Lobbying & Sustainable Development - A Question of Transparency
Companies that claim to champion sustainable development want the public to believe their claims. Thus they want to be trusted, and to be trusted they need to be transparent about all of their activities.
But how transparent can a company be about its influence peddling in general and its government lobbying in particular?
Many a company has been bitten by the charge that they are lobbying merely for their own interests, and against the interests of the public and the environment and even against the ideals expressed in corporate missions statements and the speeches of CEOs.
Of course, lobbying itself is not evil. Some company lobbyists today proudly describe how they take their annual sustainability reports or corporate responsibility reports into parliaments and senates to encourage lawmakers to put in place policies that support good corporate actions. SustainAbility's most recent report, Coming in from the Cold: Public affairs and corporate responsibility (produced with WWF and Blueprint Partners) finds that investors are increasingly interested in the reporting of a company's lobbying practices as a demonstration of social responsibility and good management - 65% of investors considered public affairs criteria in assessing companies and 83% said companies were not providing enough information on public affairs activities. The research also found new drivers for transparency and consistency in the area of lobbying related to reputational risks. For example, technology has opened up new channels for society to scrutinize companies' lobbying practices in real-time online.
According to SustainAbility, there are signals of change, with a sizable jump in companies that are responding to these pressures. Research conducted this year found that 14 out of the top 50 reporting companies were doing a good job at reporting on lobbying practices, up from zero in a survey conducted just two years before.
Businesses are increasingly pulling their weight with governments worldwide by actively promoting sustainable development issues in a manner that is in line with public expectations. For example, the members of the WBCSD, a collective, united business voice, are promoting potential policy approaches and mechanisms for the transition to a low greenhouse gas (GHG) emissions economy in the report Policy Directions to 2050: A business contribution to the dialogues on cooperative action.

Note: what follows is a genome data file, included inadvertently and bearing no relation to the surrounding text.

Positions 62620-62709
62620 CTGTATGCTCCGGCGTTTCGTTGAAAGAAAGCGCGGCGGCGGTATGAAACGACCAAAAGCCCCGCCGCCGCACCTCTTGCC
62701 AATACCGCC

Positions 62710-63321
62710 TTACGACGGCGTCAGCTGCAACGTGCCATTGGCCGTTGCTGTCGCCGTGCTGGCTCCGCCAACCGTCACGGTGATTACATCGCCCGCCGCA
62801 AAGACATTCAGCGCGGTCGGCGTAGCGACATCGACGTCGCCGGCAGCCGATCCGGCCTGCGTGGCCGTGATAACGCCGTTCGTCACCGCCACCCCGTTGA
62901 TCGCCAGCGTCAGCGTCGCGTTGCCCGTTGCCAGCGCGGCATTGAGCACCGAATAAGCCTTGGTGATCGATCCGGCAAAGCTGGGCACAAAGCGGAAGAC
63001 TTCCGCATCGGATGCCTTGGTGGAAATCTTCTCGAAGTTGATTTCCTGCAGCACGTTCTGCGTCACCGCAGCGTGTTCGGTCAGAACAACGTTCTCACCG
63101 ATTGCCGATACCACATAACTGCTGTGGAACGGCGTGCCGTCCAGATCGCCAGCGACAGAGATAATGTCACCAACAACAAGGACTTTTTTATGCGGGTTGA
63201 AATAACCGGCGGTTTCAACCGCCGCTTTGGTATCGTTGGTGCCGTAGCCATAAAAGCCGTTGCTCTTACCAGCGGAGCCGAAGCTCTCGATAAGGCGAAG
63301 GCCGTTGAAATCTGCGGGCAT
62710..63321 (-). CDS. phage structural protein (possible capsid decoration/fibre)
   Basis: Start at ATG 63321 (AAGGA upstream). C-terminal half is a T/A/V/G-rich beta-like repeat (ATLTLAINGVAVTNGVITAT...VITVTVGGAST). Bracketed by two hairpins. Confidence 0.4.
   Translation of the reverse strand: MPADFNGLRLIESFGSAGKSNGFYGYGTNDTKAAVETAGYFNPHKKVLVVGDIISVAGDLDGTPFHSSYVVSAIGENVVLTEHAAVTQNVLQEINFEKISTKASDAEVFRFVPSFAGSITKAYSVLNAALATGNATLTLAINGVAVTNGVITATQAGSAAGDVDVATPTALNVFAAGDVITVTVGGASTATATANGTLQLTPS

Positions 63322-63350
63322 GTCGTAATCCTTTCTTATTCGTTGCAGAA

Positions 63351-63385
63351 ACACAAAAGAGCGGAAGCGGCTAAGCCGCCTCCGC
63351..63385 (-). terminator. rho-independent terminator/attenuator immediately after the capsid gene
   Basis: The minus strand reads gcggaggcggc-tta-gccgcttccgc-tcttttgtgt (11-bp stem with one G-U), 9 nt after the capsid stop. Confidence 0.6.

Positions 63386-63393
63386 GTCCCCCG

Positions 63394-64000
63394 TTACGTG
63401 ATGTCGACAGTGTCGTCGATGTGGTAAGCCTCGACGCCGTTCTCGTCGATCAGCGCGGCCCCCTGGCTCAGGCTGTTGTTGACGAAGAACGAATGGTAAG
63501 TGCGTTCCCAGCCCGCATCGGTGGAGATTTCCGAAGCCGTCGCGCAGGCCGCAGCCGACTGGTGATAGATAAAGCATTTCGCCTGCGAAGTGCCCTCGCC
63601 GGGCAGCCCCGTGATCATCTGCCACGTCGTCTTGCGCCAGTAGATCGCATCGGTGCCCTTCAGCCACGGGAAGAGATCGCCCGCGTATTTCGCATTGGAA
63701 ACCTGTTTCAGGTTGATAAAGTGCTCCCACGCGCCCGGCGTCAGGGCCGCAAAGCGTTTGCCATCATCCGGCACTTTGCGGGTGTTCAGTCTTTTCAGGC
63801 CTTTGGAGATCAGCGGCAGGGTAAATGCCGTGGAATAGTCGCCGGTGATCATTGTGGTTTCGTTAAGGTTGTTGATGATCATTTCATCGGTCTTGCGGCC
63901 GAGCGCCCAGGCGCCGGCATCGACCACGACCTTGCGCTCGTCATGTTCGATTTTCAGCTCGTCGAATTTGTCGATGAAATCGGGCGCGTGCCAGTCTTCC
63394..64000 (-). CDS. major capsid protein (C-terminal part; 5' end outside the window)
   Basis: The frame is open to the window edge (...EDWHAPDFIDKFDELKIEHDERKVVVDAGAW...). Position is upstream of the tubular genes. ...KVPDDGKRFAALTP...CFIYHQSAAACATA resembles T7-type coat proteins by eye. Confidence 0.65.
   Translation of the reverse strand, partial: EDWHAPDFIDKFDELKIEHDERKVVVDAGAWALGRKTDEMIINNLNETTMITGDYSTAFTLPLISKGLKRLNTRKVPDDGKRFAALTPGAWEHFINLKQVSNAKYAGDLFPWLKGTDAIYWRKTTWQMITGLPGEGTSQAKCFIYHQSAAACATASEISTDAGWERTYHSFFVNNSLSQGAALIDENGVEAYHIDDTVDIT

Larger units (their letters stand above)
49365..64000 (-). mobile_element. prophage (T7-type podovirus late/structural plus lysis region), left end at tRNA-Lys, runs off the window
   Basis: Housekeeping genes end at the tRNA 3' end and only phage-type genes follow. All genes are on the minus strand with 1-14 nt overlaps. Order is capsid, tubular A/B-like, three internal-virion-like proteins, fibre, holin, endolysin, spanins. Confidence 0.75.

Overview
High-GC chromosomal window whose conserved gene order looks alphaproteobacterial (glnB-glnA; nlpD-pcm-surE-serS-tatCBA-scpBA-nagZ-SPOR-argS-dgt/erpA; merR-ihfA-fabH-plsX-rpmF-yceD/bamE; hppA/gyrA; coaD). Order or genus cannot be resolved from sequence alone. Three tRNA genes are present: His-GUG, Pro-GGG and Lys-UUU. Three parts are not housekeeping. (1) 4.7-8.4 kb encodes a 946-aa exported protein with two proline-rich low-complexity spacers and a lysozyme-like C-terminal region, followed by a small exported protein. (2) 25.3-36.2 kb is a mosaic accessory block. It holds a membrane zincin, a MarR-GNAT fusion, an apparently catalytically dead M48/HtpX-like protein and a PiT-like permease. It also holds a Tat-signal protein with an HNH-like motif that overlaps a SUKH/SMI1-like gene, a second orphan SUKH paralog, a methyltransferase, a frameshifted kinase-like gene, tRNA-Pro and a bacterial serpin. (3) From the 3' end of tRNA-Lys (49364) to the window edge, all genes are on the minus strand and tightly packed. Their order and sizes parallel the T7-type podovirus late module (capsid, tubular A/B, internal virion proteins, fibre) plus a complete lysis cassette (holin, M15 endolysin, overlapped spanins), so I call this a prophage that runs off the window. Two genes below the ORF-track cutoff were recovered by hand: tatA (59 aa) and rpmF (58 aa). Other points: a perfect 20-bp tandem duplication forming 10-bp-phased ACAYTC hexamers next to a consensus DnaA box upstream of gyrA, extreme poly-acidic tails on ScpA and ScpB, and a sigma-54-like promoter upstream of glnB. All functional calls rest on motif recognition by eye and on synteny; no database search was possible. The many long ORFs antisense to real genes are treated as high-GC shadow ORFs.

And in the US a collaborative group of businesses and leading environmental organizations, the US Climate Action Partnership (USCAP), has been advocating for federal government action on climate change. USCAP has issued a "landmark set of principles and recommendations to guide the government's formulation of a regulated economy-wide, market-driven approach to climate protection," says its website.
Such initiatives show business in a favorable light, playing a constructive role on important sustainability issues. It also builds trust between business and government, a necessary step to help bring together the short-term mindset of government with the longer term goals of business and sustainability.
These efforts could eventually help extend business influence on policy issues going beyond climate change to overarching sustainable development goals. Policy-makers are looking for business leadership on sustainable development issues and welcome suggestions from a shared and cohesive voice. Companies can leverage the organizational relationships they have with governments worldwide to move sustainability issues forward.
So as long as companies remain committed to transparency in their lobbying activities, letting investors and the general public know what they are lobbying for and why, they can maintain their license to operate and enhance their chances of obtaining the frameworks they want and need for their quest towards sustainable development.
As one participant at a WBCSD-sponsored roundtable on lobbying and sustainable development in Washington DC early last summer said: "There is an opportunity to increase support for sustainable development in US law to institutionalize change."
Lobbying and sustainable development -A question of transparency